Pllt> At 



16 5 



16 3 




Po^t Mo 
^orth Old 



FIG. 7. Stress distribution along CWR tracks l^t = 37°C 

T;, = 12°C, May 13th midnight 

T, = 27°C, May 14th morning 

T, = 37°C, May 14th noon 




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266 



Bulletin 692 — American Railway Engineering Association 



compressive stress of approximately llr. WhenT, == 37°C, the temperature stress in the deforma- 
tion free zone approaches zero, while the entire breathing zone is in compression, with a 
maximum compressive stress of about 16r. 

3. A stress peak is formed at the south end of the track when T, = 37°C. 

4. The length of breathing zone is intentionally lengthened by decreasing the tensional 
moment applied to the bolt. Thus we observe a breathing length approximately 150-200m. 
Observations also reveal that, the breathing length already formed remains constant from one 
instance to another. 

Experiments were also made to determine the actual stress free temperature as compared 
with what is originally recorded. Results of 17 instances are shown in Table 5. From which we 
can see that, for most instances, the actual T^/is much lower than what is originally recorded. 



Actual stress free temperature as 
compared with originally recorded 



Table 5 



No. 


Actual Tgf 


Recorded 


Difference 


max 


average 


min 


max 


average 


min 


1 


21.4° 


19.0° 


14.5° 


25.2° 


-10.7° 


-6.2° 


-3.8° 


2 


27.1 


22.6 


18.5 


25.3 


-6.8 


-2.7 


1.8 


3 


35.4 


24.9 


15.6 


33.1 


-17.5 


-8.2 


2.3 


4 


26.3 


23.0 


17.4 


32.0 


-14.6 


-9.0 


-5.7 


5 


21.1 


16.7 


12.3 


25.5 


-13.2 


-8.8 


-4.4 


6 


25.0 


20.0 


16.0 


18.0 


-2.0 


2.0 


7.0 


7 


31.5 


27.0 


22.1 


26.0 


-3.9 


1.0 


5.5 


8 


25.5 


21.8 


17.3 


22.0 


-4.7 


-0.2 


3.5 


9 


22.3 


18.7 


15.6 


22.4 


-6.8 


-3.7 


-0.1 


10 


27.1 


24.0 


21.9 


25.0 


-3.1 


-1.0 


2.1 


11 


15.8 


14.0 


10.3 


23.0 


-12.7 


-9.0 


-7.2 


12 


20.8 


16.9 


13.3 


24.0 


-10.7 


-7.9 


-3.2 


13 


26.1 


22.1 


16.8 


23.0 


-6.2 


-0.9 


3.1 


14 


26.0 


22.9 


20.0 


29.0 


-9.0 


-6.1 


-3.0 


15 


26.0 


17.9 


11.0 


26.0 


-15.0 


-8.1 





16 


24.4 


17.2 


11.0 


20.0 


-9.0 


-2.8 


4.4 


17 


29.5 


21.1 


15.5 


25.0 


-9.5 


-3.9 


4.5 



with maximum difference as much as 17.5°. Moreover, the actual T^f along the rail is not uniform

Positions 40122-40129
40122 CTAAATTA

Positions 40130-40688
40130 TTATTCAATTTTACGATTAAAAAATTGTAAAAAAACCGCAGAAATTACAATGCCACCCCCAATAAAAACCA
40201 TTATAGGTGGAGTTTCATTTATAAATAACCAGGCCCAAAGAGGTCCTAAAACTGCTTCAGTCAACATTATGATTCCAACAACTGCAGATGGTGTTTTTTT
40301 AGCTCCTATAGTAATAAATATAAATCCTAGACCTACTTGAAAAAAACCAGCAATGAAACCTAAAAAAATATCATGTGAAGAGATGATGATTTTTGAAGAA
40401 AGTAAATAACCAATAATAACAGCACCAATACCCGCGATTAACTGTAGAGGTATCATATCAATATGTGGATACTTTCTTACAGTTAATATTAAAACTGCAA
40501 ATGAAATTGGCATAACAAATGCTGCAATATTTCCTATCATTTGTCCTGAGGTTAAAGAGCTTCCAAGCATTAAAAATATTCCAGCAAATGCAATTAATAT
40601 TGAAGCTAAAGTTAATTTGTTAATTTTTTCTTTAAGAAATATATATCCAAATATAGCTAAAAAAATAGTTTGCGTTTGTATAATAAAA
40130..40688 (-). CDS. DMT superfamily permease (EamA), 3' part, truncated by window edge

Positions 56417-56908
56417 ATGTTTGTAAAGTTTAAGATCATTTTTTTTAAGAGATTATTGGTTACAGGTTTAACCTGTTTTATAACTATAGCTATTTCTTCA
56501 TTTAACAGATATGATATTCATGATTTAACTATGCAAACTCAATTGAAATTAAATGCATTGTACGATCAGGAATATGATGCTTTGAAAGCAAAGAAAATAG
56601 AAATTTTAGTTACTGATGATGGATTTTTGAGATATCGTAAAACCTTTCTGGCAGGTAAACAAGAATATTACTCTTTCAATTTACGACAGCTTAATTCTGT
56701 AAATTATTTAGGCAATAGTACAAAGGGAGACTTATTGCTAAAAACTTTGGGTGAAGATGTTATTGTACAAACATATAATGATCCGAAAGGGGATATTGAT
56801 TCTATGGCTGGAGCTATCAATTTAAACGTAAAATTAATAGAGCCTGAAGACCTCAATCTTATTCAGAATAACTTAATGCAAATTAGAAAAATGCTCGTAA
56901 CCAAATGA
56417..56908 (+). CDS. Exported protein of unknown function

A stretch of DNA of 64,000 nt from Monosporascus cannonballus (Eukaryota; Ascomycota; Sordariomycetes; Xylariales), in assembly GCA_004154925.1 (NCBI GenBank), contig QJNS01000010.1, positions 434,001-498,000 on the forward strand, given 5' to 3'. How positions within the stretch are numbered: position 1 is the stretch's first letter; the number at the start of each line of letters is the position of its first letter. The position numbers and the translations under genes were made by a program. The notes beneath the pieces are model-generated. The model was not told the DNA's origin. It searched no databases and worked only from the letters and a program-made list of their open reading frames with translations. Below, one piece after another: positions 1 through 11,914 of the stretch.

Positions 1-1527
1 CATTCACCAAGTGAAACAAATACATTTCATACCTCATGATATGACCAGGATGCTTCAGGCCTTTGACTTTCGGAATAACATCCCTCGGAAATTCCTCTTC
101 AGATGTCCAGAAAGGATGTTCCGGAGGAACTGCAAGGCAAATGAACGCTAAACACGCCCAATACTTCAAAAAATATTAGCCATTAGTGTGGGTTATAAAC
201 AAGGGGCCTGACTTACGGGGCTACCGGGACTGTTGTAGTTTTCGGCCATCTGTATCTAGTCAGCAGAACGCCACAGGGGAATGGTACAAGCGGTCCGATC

at all , with a maximum of 35 .4° and a minimum of 1 5 . 6° observed , a non-uniformity of 1 9 . 8° along 
the rail. It should be noted that a 10° difference in the actual and recorded T^f will by cause an 
additional compressive stress of 16.3 tons, and this potential danger of track buckling should not 
in any case be neglected. 

Conclusions 



From the theoretical analysis and experimental verifications as described in the foregoing 
sections, it is clear that, 

1 . Owing to the fact that the contraction or expansion of the rail "lags behind" the 
changes in rail temperature, the formation of temperature stress peaks along the breathing 
zone of the CWR tracks is a normal phenomena actually existed in practice. 

2. When track works are done during severe winters, it is common that the rail 



Paper by T. H. Tung 267 



contracts excessively, resulting in a great fall ol the actual stress free temperature as 
compared with originally recorded. 

3. According to the analysis of experimental data of the 1 7 stretches of CWR tracks, 
the actual stress free temperature is much lower than w hat is originally recorded, at the same 
time they are very much non-uniform all along the track. 

All these will create what we called "additional temperature stress", resulting in a 
temperature stress far greater than what is calculated by the method currently in use. This 
additional temperature stress may be 10 ~ 20 tons or even more, and therefore its conse- 
quence should not in any case be under-estimated. 

However, if suitable measures are to be taken while maintaining CWR tracks, such as 

1 . The temperature range within which track works may be executed for the 
breathing zone and the deformation free /one are fixed separately. 

2. Special precautions are to be taken while track works are executed during severe 
winters to minimize the serious consequence which might have been aroused. 

3. The joint resistance and creep resistance of ballast should not be lower than what 
is specified by the maintenance-of-way regulations to prevent the rails from excessive 
contraction or expansion. 

4. Deformation observations should be carried out systematically by means of 
observation posts fixed at every 50m. intervals and results duly analyzed. Whenever the 
additional temperature stress exceeds certain specified limit, de-stressing of the CWR tracks 
should be carried out immediately. 

The risk of track buckling during hot summer can thus be avoided. 
ACKNOWLEDGEMENT 

Thanks to the Scientific Research Institute of Railways, and especially to Mr. Ze-Gui 
Zhang, Senior Engineer of the Institute, for their valuable informations and experimental data on 
this subject carried out during recent years. 

REFERENCES 

1 . Chang Ze-Gui, Li Zhong-Cai, Gao Hui-An: Studies on the causes of CWR buckling 
accidents — Distribution of temperature stres.ses along the rail. Journal of the China 
Railway Society, Vol. 1, No. 3, 1979.